By Samuel Womack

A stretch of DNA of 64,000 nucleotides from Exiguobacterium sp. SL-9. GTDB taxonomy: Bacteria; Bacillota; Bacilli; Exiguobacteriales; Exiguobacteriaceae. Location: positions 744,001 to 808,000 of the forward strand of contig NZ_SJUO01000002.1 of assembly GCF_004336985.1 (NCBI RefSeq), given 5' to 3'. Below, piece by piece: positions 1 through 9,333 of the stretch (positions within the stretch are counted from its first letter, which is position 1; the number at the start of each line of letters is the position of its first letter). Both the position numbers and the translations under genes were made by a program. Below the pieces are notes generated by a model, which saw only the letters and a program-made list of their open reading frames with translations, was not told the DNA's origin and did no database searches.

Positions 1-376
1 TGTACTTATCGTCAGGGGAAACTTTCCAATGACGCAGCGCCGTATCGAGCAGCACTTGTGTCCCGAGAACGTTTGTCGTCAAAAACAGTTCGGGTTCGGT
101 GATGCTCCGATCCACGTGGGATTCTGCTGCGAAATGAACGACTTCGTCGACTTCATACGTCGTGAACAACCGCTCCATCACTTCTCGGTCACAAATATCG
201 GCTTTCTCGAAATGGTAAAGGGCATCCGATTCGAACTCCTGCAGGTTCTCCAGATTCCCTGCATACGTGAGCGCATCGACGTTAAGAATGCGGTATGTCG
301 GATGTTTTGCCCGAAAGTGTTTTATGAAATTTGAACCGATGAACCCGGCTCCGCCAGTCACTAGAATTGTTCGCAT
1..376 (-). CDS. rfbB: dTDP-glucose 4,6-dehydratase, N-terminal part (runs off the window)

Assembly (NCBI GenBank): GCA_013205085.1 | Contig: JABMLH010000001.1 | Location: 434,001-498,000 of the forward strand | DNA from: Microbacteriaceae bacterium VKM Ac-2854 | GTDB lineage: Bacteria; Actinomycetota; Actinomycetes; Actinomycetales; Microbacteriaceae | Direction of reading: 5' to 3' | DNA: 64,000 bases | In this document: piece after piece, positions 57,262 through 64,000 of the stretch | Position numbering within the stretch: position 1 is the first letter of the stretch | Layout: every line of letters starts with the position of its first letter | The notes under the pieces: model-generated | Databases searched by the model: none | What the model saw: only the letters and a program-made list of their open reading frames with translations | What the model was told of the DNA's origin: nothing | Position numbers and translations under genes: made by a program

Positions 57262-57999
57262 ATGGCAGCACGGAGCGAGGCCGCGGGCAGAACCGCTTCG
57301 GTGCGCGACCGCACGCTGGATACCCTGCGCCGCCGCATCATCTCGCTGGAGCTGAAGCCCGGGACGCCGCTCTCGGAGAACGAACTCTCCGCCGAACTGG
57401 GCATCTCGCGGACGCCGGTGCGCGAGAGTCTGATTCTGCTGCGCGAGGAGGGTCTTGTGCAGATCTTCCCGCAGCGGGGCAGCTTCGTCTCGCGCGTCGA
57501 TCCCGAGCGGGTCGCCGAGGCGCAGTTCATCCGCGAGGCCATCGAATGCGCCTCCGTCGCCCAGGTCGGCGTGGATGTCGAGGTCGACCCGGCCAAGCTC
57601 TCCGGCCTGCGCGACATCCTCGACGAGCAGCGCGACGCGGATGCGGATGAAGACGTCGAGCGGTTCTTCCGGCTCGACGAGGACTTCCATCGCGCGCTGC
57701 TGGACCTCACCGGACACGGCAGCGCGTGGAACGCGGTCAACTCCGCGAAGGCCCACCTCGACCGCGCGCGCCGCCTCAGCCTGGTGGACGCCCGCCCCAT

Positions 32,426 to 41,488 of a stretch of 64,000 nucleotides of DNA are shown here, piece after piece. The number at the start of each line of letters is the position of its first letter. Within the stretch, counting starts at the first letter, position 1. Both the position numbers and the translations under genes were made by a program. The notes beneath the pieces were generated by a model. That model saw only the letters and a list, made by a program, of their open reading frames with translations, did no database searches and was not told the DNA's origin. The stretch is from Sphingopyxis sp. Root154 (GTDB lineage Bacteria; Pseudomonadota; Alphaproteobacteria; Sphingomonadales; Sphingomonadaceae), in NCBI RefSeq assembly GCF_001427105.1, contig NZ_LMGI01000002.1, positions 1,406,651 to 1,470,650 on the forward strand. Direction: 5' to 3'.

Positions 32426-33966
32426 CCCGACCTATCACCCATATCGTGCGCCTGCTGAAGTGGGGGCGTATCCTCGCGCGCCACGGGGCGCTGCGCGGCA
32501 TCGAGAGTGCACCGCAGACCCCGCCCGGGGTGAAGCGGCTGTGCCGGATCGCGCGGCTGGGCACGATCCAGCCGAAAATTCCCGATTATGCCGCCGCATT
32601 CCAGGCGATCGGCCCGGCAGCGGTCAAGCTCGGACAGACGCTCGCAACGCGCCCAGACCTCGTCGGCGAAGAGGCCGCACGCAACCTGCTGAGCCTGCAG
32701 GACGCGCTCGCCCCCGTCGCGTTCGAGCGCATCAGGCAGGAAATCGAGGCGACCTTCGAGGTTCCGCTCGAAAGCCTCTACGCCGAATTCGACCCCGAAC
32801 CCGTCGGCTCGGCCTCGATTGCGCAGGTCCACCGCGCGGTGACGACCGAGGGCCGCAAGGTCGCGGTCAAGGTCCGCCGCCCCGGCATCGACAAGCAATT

The Youth in Government program, hosted by the YLA (Youth Leadership Association) for the state of West Virginia, places students in mock government roles and has them imitate the legislative and judicial processes carried out within the capitol complex in Charleston, West Virginia. This past program, which spanned over the weekend from April 22nd to the 24th, witnessed a number of students from the James Monroe High School YLA delegation elected to high profile positions within the program. The program itself has many positions that one may be elected to, spanning from Youth Council Presidents, officers that oversee councils, all the way to Youth Governor of the State of West Virginia, the chief officer of the legislative portion of the program itself. This past program, the JMHS delegation saw three of it’s members elected to positions, them being Matthew Meadows as Youth Governor, Samuel Womack as Youth President of the Senate, and Austin Toney as Youth Clerk of the House of Delegates. The role of each of these positions is important to the program, and undertakes many responsibilities vital to the success of Youth in Government. The Youth Governor takes on most of the responsibilities of the actual Governor and makes the final decision in the passage of bills. In addition to this, the position makes many decisions in regard to setting the program up and is the chief officer in the legislative portion of the program. The Youth President of the Senate, along with being Youth Lieutenant Governor, oversees debate in the senate and directs debate and voting procedures for bills. Finally, the Youth Clerk of the House of Delegates is responsible for keeping track of schedule, organizing bills that have passed, failed, and have not been heard on the floor, voting, and some other clerical duties that ensure the legislative process remains smooth and collected. With the election of these offices, it is the first time in the history of the JMHS delegation that the Youth Governor is a student at our local high school; it is also the first time that a Youth President of the Senate is from James Monroe. This is a historic moment for the delegation, as it is relatively young, having only attended this program for four years, as compared to some other delegations who have attended for over forty years. The outcome of the elections has been a great honor bestowed upon the local delegation, and will surely increase participation in this program.